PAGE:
The value of the right-to-use assets of the concerned lease is measured similar to the other non-financial assets like the property, plant and equipment. On the similar note the valuation of lease asset also recognizes the depreciation of the right-to-use asset. The lease liability is accounting like other financial liabilities. The interest on the liabilities is duly calculated and recorded. The lease payments are classified into principal and interest portions and are accounted for in respected accounts. The value of the payments is the present value at the appropriate discount rate for the company. 

This requirement will result in following changes in the balance sheet of the lessee:

  • Increase in the recognized assets and liabilities in the balance sheet of the lessee. All the operating leases will have their respective assets and liabilities recorded in the balance sheet. 
  • The higher lease expenses are recorded in early period of lease because of high interest portion in the lease payment in  initial years similar any other interest bearing liability
  • The lease expenses which were earlier classified as operating expenses will now be classified as financing cost for the interest portion and amortization of liability for the principal portion.
  • Change in cash flows as the operating cash flows and cash flows from financing activities will both be affected now.

Since the given airline company has a large portion of its aircrafts leased from the manufacturers, the change in accounting for leases under the new standard will increase the assets and liabilities in the balance sheet of the company significantly. 

However another important aspect of this standard is that is does not apply to short term leases of less than 12 months or the leases which has the low value of the underlying assets. The standards require exercise of judgment on the part of the accountant/ management to assess whether a transaction is a lease and the term of lease.  The term of the lease will affect the reporting of the leases and hence the application of the reporting requirement on the lessee. The determination of the discount rate for the lease payments is also important to calculate the fair present value of the payments.

The Leases of the airline company in consideration can be cancelled anytime with minimal penalties, this way these can be classifies as short term lease and the lessee can avoid accounting of the leases as per the new standard. However a reasonable judgment is required whether the extension of the lease is necessary or not. In this case since a major portion of the aircrafts is leased, the termination of lease will affect the business activity and hence though the leases are cancellable at any times, they need to be extended for the continuation of the business and hence will not fall under the category of short term leases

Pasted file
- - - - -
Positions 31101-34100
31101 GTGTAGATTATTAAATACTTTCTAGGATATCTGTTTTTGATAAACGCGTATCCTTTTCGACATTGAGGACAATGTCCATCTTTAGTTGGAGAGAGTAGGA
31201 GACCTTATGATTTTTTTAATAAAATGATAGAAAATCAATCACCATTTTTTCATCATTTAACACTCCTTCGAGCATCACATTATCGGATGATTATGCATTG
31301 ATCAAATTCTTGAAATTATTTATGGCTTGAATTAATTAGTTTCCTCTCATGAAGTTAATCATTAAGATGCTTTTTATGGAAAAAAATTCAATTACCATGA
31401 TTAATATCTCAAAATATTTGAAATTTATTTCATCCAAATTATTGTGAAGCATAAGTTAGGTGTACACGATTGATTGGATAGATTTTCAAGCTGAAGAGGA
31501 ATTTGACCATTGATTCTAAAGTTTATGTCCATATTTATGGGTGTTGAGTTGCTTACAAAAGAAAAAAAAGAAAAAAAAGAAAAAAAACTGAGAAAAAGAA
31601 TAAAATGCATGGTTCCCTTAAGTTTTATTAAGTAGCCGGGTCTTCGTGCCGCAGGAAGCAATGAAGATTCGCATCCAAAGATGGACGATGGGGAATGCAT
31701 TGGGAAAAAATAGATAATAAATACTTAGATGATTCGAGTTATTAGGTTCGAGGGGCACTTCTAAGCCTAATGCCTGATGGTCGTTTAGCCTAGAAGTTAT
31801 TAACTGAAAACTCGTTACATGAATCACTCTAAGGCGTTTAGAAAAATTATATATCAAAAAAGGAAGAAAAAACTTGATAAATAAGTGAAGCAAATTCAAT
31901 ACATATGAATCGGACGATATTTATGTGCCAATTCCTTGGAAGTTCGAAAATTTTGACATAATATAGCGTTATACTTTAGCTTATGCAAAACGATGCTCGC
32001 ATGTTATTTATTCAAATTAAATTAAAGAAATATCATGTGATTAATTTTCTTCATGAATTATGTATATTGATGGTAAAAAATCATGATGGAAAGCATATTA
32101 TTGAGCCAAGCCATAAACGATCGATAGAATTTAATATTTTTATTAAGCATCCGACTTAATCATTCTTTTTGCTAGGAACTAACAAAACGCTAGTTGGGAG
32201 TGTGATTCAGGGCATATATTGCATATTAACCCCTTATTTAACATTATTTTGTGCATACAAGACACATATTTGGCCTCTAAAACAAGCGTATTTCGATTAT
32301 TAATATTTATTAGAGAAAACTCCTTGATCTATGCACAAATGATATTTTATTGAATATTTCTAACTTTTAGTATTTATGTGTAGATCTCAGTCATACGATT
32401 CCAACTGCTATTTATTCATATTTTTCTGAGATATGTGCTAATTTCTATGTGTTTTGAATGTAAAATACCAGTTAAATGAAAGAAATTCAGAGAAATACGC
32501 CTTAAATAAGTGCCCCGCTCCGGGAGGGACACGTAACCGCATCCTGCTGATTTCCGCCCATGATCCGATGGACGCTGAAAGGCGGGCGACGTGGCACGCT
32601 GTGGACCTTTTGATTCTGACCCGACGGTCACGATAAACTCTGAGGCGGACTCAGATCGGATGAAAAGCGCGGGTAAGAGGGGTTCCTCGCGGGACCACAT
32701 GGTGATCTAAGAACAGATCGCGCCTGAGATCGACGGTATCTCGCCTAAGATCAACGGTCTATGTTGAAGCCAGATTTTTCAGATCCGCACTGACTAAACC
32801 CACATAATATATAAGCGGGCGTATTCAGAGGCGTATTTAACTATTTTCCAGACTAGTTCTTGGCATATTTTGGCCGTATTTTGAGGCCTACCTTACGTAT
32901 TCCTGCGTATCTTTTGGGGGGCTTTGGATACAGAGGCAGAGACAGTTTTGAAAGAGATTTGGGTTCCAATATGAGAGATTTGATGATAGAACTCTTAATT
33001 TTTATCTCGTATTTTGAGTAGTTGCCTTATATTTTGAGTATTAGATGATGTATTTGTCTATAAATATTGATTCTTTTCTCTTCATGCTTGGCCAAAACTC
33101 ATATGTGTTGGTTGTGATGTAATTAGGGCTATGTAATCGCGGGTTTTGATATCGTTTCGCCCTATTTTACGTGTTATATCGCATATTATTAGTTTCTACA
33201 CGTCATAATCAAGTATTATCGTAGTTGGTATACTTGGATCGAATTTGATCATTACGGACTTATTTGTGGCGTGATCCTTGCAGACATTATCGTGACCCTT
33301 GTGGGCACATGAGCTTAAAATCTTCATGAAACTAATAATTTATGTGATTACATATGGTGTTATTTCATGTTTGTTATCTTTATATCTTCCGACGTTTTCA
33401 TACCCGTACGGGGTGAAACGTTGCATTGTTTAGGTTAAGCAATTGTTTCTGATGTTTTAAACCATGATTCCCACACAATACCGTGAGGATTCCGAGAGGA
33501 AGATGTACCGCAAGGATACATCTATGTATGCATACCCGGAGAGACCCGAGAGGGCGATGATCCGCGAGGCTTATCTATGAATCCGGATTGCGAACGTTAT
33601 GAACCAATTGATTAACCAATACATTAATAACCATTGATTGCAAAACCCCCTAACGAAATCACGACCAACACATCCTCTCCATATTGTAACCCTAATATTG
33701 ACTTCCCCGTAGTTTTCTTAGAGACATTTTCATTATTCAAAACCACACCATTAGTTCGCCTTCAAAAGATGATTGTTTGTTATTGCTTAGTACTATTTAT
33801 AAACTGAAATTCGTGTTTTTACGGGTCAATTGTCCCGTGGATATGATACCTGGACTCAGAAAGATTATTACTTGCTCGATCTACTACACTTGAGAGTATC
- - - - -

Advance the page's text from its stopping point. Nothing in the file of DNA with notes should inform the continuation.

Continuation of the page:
Part Two- Case Study

Identifying the Acquirer

AASB 3 deals with Business Combinations. It helps the reporting entity to report all the relevant, reliable and comparable information in its financial statements relating to the event of business combination. The business transaction where the assets and liabilities of the business are acquired and assumed by the other entity to constitute a business is termed as a business combination.  Thus business combination is merging of the two companies into one for the business purpose. 

Since the two businesses become one, there will be one reporting entity who shall be preparing the accounts and financial statements. Thus one of the two combining companies will be identified as the acquirer and will be the reporting entity. According to Para 6 of AASB 3,  the acquirer entity is the entity that obtains the control of the other entity which is termed  as acquiree (AASB 3, 2015). AASB 10 helps in identifying the acquirer entity in the two combining entities by defining control. According to AASB 10, an entity is said to have control over the other if the first entity has right to the returns of the other entity and its involvement in the business activities of the other entity  has the ability to affect the returns though its power (IAS, 2014). Thus if White Ltd has right over the earnings and returns of Cloud Ltd and it has the power to control the decisions of Cloud Ltd in a way that the returns of Cloud Ltd are affected than White Ltd will have control over Cloud Ltd and will be termed as the acquirer of vice versa. 

Since it is important to identify the acquirer in the business combination;  in case where none of the combining entity tales control of the other combining entity   it is unclear to identify the acquirer, in that case the acquirer is identified as par paragraphs B-14 – B18 of AASB 3. According to para B15, the entity whose owners have the larger portion of voting rights in the combined entity after the combination will be considered as the acquirer. The relative voting rights of the combining entities are evaluated and the entity whose owners as a group receive the largest portion, that entity is considered to be the acquirer.